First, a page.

Polly put the kettle on, we'll all have pub rock

PJ Harvey surprised a Bridport bar with a one-off gig. Oliver Gray popped in for a pint
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The Independent Culture

It was Sunday lunchtime in Bridport. In a room above the down-at-heel but truly rock'n'roll Hope and Anchor pub, Polly Harvey and her new band were rehearsing for the imminent promotion of their new America-friendly album, Stories from the City, Stories from the Sea.

It was Sunday lunchtime in Bridport. In a room above the down-at-heel but truly rock'n'roll Hope and Anchor pub, Polly Harvey and her new band were rehearsing for the imminent promotion of their new America-friendly album, Stories from the City, Stories from the Sea.

This gig, in a small Dorset town, was the first time the five-piece band had played in public, and they were squeezed into a space so small they were in danger of injuring each other with their guitar necks.

"What's she loike?" enquired one red-faced cider monster from the back of the crammed room. "She's a sweetie, a real sweetie," replied his mate, from his viewpoint atop a table. In front of me, a gay couple cuddled; to my left a young reporter scribbled. Between the bar and the band, two white-haired elderly gentlemen were enjoying being pressed up against a group of attractive young ladies. A young lad threatened the drummer's concentration by leaning in through the window from the street and interrogating him, mid-song, about his kit. A man with a spider tattoo on his neck was asleep on the bar. Polly asked for a round of applause for the landlady, who had been making cups of tea for the band.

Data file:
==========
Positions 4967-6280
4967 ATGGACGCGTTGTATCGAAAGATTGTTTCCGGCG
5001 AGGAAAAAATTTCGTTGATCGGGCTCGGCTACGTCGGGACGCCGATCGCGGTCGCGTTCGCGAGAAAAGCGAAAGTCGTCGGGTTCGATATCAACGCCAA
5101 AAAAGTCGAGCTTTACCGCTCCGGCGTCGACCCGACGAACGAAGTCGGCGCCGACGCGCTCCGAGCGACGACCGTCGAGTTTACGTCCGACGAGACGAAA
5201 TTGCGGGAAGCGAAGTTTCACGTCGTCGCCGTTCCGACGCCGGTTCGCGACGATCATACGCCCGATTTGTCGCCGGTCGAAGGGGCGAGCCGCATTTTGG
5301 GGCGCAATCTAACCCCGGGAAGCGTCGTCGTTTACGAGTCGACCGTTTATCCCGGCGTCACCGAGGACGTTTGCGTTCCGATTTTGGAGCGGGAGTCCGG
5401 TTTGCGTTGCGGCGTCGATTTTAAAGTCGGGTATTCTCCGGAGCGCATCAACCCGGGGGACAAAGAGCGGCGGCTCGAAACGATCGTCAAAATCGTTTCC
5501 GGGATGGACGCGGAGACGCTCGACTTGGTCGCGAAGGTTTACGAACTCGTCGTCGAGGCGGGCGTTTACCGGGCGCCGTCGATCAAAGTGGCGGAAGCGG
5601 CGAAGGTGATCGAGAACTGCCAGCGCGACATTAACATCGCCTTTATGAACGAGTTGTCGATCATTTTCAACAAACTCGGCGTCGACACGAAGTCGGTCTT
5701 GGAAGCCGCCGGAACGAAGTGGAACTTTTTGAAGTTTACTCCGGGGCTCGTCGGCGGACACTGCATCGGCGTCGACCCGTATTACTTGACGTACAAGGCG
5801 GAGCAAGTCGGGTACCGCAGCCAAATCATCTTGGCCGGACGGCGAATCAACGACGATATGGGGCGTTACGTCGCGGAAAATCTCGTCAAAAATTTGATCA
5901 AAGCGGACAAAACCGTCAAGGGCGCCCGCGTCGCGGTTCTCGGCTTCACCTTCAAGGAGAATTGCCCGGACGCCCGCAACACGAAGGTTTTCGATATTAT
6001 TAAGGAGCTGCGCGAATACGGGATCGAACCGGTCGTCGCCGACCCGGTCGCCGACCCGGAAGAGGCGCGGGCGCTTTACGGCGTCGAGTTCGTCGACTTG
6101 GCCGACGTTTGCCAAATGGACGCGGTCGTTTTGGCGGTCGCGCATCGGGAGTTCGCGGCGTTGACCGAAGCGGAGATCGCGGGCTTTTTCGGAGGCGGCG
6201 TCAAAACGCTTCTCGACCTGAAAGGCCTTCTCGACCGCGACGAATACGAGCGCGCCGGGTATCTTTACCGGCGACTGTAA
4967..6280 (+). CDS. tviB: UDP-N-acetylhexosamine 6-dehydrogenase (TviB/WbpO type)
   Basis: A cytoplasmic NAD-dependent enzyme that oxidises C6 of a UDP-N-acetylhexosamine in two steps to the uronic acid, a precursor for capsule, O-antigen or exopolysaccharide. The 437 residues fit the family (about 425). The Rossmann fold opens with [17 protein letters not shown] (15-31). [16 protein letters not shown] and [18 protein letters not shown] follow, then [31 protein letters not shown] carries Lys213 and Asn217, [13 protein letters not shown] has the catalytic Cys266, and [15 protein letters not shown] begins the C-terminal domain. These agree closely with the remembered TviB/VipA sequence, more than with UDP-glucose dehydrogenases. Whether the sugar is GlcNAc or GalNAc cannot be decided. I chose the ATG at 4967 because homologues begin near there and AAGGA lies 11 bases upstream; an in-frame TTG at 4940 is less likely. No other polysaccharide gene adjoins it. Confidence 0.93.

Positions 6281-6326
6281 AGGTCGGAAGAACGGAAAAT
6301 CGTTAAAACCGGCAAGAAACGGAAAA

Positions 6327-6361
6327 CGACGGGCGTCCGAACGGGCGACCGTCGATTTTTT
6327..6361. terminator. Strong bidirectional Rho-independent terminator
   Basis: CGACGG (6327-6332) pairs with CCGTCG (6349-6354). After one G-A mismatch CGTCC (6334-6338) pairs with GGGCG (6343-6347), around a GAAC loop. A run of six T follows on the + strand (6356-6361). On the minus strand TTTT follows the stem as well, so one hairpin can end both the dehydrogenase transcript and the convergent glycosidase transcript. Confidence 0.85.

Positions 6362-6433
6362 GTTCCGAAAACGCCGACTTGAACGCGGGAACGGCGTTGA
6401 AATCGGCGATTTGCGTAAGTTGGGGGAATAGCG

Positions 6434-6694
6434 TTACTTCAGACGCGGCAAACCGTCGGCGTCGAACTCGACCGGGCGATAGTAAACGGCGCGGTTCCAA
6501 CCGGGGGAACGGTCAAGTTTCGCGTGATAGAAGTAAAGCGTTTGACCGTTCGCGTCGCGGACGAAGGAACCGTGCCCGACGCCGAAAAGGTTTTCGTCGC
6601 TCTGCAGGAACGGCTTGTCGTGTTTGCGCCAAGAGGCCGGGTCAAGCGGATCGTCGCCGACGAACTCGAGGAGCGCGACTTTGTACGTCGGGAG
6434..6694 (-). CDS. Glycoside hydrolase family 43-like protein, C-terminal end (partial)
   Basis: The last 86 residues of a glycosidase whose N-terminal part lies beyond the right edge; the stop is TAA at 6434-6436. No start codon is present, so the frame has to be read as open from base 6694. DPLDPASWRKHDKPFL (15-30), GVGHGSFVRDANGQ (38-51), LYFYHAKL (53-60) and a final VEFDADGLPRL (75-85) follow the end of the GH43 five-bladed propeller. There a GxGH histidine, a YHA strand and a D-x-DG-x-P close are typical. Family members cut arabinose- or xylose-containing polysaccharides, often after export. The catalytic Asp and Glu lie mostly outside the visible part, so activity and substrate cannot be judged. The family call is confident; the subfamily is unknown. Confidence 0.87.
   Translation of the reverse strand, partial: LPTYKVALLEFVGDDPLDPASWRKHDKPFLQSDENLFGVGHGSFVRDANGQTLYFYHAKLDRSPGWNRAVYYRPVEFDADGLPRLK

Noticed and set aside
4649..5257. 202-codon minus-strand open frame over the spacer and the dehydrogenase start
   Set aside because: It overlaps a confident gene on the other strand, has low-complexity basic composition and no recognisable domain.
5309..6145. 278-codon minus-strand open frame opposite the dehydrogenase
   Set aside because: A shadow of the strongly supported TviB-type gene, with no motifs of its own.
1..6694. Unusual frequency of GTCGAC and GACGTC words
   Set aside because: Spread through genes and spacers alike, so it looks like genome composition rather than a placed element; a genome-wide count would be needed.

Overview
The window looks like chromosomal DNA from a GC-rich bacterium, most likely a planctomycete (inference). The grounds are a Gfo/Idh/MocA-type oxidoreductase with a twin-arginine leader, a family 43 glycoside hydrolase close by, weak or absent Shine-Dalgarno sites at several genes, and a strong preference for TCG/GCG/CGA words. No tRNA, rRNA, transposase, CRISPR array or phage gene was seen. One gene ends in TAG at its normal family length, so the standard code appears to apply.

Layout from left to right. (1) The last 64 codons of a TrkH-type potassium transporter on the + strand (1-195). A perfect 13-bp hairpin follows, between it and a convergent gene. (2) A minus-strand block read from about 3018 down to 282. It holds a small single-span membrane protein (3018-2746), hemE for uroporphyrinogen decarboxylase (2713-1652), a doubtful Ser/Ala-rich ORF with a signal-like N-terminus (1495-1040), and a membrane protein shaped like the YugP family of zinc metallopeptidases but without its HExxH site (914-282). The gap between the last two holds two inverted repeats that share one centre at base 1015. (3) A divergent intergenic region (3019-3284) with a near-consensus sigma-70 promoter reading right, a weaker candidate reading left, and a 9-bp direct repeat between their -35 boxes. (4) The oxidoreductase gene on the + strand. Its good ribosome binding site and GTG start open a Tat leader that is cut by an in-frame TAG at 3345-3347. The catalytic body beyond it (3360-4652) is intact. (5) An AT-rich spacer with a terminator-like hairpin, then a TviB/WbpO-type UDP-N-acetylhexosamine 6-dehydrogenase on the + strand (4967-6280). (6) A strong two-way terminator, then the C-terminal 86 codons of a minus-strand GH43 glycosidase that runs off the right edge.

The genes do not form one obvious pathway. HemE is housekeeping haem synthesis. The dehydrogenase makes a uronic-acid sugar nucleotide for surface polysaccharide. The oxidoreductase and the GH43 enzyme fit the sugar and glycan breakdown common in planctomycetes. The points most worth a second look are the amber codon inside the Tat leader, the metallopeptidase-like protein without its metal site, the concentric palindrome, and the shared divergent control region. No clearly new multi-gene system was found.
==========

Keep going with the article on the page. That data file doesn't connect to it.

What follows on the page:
Soon they will be on the David Letterman show and playing the Viper Lounge, but at the end of this showa bucket went round, "to pay the band"; two-thirds of the audience pretended not to notice it.

As the show finished, a man entered and asked: "Which is your strongest ale? I want something that's going to put me on the floor inside two pints." I'd already committed a faux pas by asking for a half of the local Palmers Bitter. "Palmers? Don't you bloody swear in here, young man." Maybe the crime was only asking for a half.

The next morning a queue formed at the Arts Centre ticket office. "I'll have 12 please," said a woman who looked so little like a potential PJH fan that I was sure she would add "not for me, of course". "Sorry," was the reply, "it's a maximum of six." "Oh. Well, I'll have six for me and six for my husband." "All right then."

A member of staff took a photo of the queue. "We've never seen one of these before," he explained.

At that evening's show the band were able to move about and looked less nervous, and Polly had changed from jeans into a miniskirt. Soon, it will be rock venues and TV studios, not pubs and arts centres. But just for this weekend, for Polly Jean Harvey, her band and her Dorset fans, the stories were all from the sea.

Oliver Gray's new memoir, 'Volume: A Cautionary Tale of Rock & Roll Obsession', is published by Sarsen Press (£7.99)

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